Sunday, June 17, 2007

Kurds and Turks: Will they or Won’t They?

….the atmosphere in Ankara (Turkey’s capital) is of extreme anger about the Iraqi Kurdistan Regional Government giving safe haven to guerrillas of the Kurdish Worker’s Party (PKK). I mean livid.

It should be remembered that leftist PKK guerrillas are thought to be responsible for the deaths of 35,000 persons in Turkey since 1984. In other words, PKK has done 10 times more damage to Turkey than al-Qaeda has done to the United States. And, that is not even taking into account that Turkey is a fourth the size of the US, so you could say 40 times more. In the piece just linked, F. Stephen Larrabee estimates that “Since January 2006, PKK cross-border raids from safe havens in northern Iraq have led to roughly 600 deaths, many of them members of the Turkish security forces.”

In other words, the Kurdistan Regional Government is playing the Taliban to the PKK’s al-Qaeda, from the point of view of the Turkish government. It is harboring 5,000 PKK fighters. Turkey has a strong and impressive military tradition and does not take casualties in its security forces lightly.

The alleged recent border incursion by several hundred Turkish troops 2 miles into Iraq in hot pursuit of PKK fighters probably did occur….Such incursions are also opportunities for intelligence gathering.

The order for the border incursion probably did not come from that high up. The Turkish commanders at the border have enough authority, I was told, to do a little hot pursuit like that without prior clearance if they feel it is important for military reasons.

I brought up with several observers my nightmare, that the Kurdistan Regional Government in Iraq will certainly annex Kirkuk later this year, and that there may be as a result clashes between the Kurds and the Turkmen minority. Iraqi Turkmen, some 800,000 strong, have been adopted by the Turks of Turkey as sort of little brothers. I can’t imagine the Turkish public standing for a massacre of Turkmen, and hundreds of thousands of people in the street could force Buyukanit to act decisively.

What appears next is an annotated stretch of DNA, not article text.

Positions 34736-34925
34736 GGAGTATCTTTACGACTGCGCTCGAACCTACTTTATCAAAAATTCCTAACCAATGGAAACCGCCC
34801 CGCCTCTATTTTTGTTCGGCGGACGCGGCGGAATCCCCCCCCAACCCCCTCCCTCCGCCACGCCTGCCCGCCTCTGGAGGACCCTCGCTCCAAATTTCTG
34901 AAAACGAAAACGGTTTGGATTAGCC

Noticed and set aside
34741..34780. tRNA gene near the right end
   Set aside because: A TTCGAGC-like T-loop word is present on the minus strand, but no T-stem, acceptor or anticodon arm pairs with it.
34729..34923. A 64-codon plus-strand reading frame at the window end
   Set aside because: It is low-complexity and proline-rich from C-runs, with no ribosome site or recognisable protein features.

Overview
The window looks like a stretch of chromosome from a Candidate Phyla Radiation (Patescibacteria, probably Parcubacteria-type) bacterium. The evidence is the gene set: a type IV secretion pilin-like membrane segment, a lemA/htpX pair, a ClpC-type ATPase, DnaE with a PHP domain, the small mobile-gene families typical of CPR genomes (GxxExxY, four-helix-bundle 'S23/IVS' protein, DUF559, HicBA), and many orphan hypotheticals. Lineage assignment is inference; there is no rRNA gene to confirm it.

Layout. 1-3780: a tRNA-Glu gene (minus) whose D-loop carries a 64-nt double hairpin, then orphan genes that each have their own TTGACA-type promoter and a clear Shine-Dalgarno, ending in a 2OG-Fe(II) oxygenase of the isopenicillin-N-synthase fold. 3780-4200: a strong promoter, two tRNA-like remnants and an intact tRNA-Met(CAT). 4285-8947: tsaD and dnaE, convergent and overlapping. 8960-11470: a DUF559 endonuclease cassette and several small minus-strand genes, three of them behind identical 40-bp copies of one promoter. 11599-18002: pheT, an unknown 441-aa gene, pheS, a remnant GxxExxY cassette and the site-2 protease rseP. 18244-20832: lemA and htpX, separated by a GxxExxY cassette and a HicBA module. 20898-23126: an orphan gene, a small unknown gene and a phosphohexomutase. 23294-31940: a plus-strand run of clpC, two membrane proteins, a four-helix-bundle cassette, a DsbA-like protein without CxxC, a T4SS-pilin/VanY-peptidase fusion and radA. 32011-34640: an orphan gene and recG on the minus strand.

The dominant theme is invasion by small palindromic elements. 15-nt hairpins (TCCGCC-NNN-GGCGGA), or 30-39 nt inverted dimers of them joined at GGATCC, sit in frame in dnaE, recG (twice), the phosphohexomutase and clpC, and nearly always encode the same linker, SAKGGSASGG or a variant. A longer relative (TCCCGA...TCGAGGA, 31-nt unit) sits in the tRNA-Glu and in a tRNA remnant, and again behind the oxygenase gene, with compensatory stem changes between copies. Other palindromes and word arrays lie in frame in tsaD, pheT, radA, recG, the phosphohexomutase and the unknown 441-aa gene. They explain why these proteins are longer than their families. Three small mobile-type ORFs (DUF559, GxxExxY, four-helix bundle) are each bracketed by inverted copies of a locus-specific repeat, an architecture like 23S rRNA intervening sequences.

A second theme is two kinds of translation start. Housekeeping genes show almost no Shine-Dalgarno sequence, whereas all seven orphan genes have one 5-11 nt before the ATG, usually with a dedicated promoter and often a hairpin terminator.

My colleagues universally agreed that the potential was there for an escalation of the crisis under such conditions. No one said I was exaggerating the risks. One former official who is an expatriate said that before he arrived in Ankara last week, he did not know just how angry people there were over this issue. He is now convinced that the situation is serious.

Partlow points out that if Turkey did take on the Iraqi Kurds over the haven they have given the PKK, the US would likely be forced to support Turkey, a NATO ally acting against a terrorist threat.

….I think the situation in the north has entered a phase of continual crisis in which things could spiral out of control at any moment. I continue to be just amazed that no one in authority in Iraq is taking any steps to try to avert such a crisis. I earlier suggested a partion of Kirkuk province before the referendum as a way of defusing the tensions. But it seems like that the referendum will be held in the whole province and that the whole of it will go to Kurdistan. Turkish Foreign Minister Abdullah Gul has said that this development would be a cause for war in and of itself. The train wreck continues to unfold.


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